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Your search has returned 23 articles:
  • Feature

    Dashing Rogues

    In February 1933, the Navy tanker USS Ramapo was steaming its way from the Philippines to San Diego in the midst of an exceptionally strong storm. The 146-meter-long ship was buffeted by near-hurricane–force winds. Early on the morning of Feb. 7, a wave far larger than the others surrounding the ship overtook the Ramapo from behind.

    As the stern of the ship dropped...

    11/13/2006 - 09:18 Earth
  • News

    Alaskan coral beds get new protection

    Huge tracts of delicate coral gardens and soft-coral forests off the coast of Alaska will be permanently protected from fishing gear that targets groundfish and shellfish by scraping the seafloor.

    Most of the affected sites have never been disturbed by this gear. The National Oceanic and Atmospheric Administration (NOAA) on June 28 announced its new rule to preserve that...

    07/19/2006 - 10:04 Earth & Environment
  • News

    Easy Answers: Quantum computer gives results without running

    Physicists have long known that quantum computers have the potential to race through calculations trillions of times as fast as ordinary computers do. Now, it seems that those machines may not have to calculate at all to deliver answers.

    That seemingly absurd possibility, which was advanced as a theory several years ago, has now received experimental verification. What's more, although...

    02/22/2006 - 12:18 Physics
  • Feature

    Energy on Ice

    In March 2002, an international team of scientists pumped hot water down a 1,200-meter well located at the edge of the Mackenzie River Delta in northwestern Canada. The water seeped into the pores of the perpetually frozen sediments, melting icelike crystals along its path. These were no ordinary crystals, but frozen cages of water molecules filled with methane, the main constituent of...

    06/21/2005 - 11:02 Chemistry
  • News

    Paint additive hammers coral

    From New Orleans, at a meeting of the Society of Toxicology

    Ocean corals around the world are ill or dead for reasons that remain mysterious. One of the first signs of sickness is bleaching, in which reef-building animals lose the symbiotic algae that give them color and nutrients (SN: 1/30/99, p. 72: http://www.sciencenews.org/pages/sn_arc99/1_30_99/bob1.htm). New laboratory...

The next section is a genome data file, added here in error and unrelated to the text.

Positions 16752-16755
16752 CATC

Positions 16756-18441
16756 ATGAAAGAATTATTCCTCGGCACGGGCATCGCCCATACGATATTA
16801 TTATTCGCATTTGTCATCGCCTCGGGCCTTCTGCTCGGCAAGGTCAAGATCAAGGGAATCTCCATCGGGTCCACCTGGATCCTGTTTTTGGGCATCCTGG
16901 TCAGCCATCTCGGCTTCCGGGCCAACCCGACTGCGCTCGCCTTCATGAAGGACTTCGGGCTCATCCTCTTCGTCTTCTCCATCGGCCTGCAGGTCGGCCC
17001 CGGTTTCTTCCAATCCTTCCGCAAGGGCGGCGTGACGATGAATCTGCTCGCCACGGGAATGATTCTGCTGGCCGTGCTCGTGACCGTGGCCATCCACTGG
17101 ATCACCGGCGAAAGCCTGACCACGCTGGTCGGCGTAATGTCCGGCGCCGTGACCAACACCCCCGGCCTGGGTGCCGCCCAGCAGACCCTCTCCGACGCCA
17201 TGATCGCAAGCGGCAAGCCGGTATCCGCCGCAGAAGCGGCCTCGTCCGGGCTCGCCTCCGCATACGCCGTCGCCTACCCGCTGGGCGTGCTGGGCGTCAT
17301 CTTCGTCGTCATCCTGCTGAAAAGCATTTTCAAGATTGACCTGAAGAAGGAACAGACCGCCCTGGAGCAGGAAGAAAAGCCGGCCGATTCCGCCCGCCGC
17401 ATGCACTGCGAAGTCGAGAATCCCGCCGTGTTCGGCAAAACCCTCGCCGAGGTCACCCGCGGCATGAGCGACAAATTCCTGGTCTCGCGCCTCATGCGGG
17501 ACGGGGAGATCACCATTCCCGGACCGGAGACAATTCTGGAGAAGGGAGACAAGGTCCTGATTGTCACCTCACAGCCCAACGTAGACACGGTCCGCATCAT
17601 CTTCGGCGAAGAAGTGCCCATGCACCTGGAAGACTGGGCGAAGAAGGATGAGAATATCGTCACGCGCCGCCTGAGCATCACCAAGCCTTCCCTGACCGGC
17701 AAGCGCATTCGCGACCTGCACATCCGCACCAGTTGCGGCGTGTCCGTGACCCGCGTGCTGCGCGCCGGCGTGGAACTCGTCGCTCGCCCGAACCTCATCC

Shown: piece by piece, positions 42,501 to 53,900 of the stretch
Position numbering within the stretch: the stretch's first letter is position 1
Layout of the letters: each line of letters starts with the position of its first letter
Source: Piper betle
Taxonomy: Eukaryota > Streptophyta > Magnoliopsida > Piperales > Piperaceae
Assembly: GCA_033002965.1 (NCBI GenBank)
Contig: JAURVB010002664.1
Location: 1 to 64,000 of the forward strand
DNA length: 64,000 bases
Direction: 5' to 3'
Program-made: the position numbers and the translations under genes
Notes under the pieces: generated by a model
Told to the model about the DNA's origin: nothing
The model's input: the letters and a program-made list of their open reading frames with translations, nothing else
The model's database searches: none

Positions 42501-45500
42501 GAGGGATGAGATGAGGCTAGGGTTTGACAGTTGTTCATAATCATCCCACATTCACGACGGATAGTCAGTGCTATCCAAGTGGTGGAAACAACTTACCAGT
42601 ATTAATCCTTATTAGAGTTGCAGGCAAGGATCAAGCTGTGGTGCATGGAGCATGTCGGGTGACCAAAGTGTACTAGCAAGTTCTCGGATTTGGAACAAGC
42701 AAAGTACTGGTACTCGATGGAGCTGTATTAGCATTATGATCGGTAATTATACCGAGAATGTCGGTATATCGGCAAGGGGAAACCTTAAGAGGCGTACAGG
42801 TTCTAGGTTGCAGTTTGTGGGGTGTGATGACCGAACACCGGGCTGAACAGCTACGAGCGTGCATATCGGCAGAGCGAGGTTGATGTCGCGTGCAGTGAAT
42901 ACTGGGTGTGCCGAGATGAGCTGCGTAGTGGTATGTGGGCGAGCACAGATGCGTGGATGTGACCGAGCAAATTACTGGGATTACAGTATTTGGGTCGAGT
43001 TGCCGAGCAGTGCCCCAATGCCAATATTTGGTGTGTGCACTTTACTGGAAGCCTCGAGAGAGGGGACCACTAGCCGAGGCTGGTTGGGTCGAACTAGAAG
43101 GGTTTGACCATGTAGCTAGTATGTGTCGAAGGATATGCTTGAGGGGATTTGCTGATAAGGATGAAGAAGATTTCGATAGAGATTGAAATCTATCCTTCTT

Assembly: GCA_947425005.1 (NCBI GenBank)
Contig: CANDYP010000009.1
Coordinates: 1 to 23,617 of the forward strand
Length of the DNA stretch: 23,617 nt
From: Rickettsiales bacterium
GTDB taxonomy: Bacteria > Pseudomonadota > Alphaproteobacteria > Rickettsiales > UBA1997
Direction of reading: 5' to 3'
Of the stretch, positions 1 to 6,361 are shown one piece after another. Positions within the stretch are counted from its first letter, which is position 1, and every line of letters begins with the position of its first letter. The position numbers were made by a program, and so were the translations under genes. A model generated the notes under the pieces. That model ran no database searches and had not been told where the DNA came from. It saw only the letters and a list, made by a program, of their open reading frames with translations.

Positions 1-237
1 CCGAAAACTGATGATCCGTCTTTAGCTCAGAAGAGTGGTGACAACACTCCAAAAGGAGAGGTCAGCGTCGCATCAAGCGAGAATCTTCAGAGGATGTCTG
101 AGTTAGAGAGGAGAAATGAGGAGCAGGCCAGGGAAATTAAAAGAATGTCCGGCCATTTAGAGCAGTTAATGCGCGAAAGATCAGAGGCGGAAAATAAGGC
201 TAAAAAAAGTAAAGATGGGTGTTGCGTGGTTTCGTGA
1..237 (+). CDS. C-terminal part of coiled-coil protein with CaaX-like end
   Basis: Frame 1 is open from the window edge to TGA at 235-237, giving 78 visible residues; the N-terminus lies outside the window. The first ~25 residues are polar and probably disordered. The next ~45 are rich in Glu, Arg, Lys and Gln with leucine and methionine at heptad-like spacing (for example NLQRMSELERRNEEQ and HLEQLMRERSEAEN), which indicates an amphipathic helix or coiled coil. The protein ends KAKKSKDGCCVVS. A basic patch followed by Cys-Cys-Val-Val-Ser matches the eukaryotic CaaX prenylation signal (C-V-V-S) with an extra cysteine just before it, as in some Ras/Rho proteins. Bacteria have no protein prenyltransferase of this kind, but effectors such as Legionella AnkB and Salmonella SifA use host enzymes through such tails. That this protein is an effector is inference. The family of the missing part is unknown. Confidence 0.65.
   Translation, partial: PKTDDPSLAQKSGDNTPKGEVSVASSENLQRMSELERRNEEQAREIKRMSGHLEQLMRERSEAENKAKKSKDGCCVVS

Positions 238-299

03/22/2005 - 15:54 Earth & Environment
  • Feature

    Dying before Their Time

    With one look, you can usually tell whether someone is old or young. Wrinkled skin or smooth. Thinning hair or thick locks. Bifocals or Ray-Bans. These are just a few of the overt clues. Far less obvious are the age-related signs that show up on the molecular level. Ask a geneticist where to look and he may point you to a person's mitochondria. These rod-shaped residents of an animal cell...

    07/06/2004 - 12:29
  • News

    Waste Not: Proteins suggest ways to thwart muscle loss

    Old people, starving people, AIDS patients, cancer patients, and even astronauts. All these groups and others experience muscle atrophy, the wasting away of muscle fiber.

    Two research teams have now revealed details of the biochemical signals that drive muscle atrophy. They include a class of proteins that may trigger this degenerative process.

    The proteins are the "master switch...

    05/05/2004 - 09:35
  • Food for Thought

    Leaden Gardens

    Soils in many cities of the United States carry a poisonous legacy: heavy concentrations of lead. The metal was deposited for years as fallout from flaking leaded house paint and the emissions of cars burning leaded gasoline. Recognizing the threat posed by tainted soil, environmental scientists have warned that growing edible plants in soils near streets or within several feet of homes and...

    12/04/2003 - 17:26 Earth & Environment
  • Food for Thought

    As If You Needed Another Reason to Eat Strawberries (with recipe)

    Whether draped atop shortcake, cooked with rhubarb and slathered over vanilla ice cream, or downed in the garden just after picking, strawberries are one of summer's delights. Now, scientists at Cornell University find that this fragile fruit not only tastes great and contains vitamins but also may offer surprisingly potent benefits in the body's fight against cancer and heart disease.

    ...
    10/15/2003 - 13:16 Nutrition
  • Food for Thought

    Wash Those Hands!

    When physicians talk about food poisoning, they're not usually referring to the effects of natural toxins made by plants or animals. But some foods do carry that danger. For instance, potatoes can develop pest-deterring agents in and just under their skins that can sicken or, rarely, kill a person. And certain fish — such as the infamous puffer — produce chemicals that have done in more than...

    10/08/2003 - 13:10 Technology